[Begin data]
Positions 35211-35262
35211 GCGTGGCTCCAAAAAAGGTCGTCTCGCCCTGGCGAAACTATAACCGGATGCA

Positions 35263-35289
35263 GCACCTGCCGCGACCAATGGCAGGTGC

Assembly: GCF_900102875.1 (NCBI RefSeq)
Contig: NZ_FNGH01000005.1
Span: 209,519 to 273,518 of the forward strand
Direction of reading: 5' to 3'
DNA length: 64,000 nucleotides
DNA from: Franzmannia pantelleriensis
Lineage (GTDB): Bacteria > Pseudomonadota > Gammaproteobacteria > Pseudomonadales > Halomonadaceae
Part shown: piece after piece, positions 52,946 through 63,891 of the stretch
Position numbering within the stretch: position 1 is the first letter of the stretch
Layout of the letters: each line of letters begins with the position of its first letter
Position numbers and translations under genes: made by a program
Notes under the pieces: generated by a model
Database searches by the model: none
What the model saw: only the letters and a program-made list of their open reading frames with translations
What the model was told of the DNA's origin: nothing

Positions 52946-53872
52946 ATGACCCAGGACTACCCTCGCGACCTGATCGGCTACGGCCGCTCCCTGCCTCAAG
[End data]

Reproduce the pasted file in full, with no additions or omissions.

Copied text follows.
Positions 35211-35262
35211 GCGTGGCTCCAAAAAAGGTCGTCTCGCCCTGGCGAAACTATAACCGGATGCA

Positions 35263-35289
35263 GCACCTGCCGCGACCAATGGCAGGTGC

Assembly: GCF_900102875.1 (NCBI RefSeq)
Contig: NZ_FNGH01000005.1
Span: 209,519 to 273,518 of the forward strand
Direction of reading: 5' to 3'
DNA length: 64,000 nucleotides
DNA from: Franzmannia pantelleriensis
Lineage (GTDB): Bacteria > Pseudomonadota > Gammaproteobacteria > Pseudomonadales > Halomonadaceae
Part shown: piece after piece, positions 52,946 through 63,891 of the stretch
Position numbering within the stretch: position 1 is the first letter of the stretch
Layout of the letters: each line of letters begins with the position of its first letter
Position numbers and translations under genes: made by a program
Notes under the pieces: generated by a model
Database searches by the model: none
What the model saw: only the letters and a program-made list of their open reading frames with translations
What the model was told of the DNA's origin: nothing

Positions 52946-53872
52946 ATGACCCAGGACTACCCTCGCGACCTGATCGGCTACGGCCGCTCCCTGCCTCAAG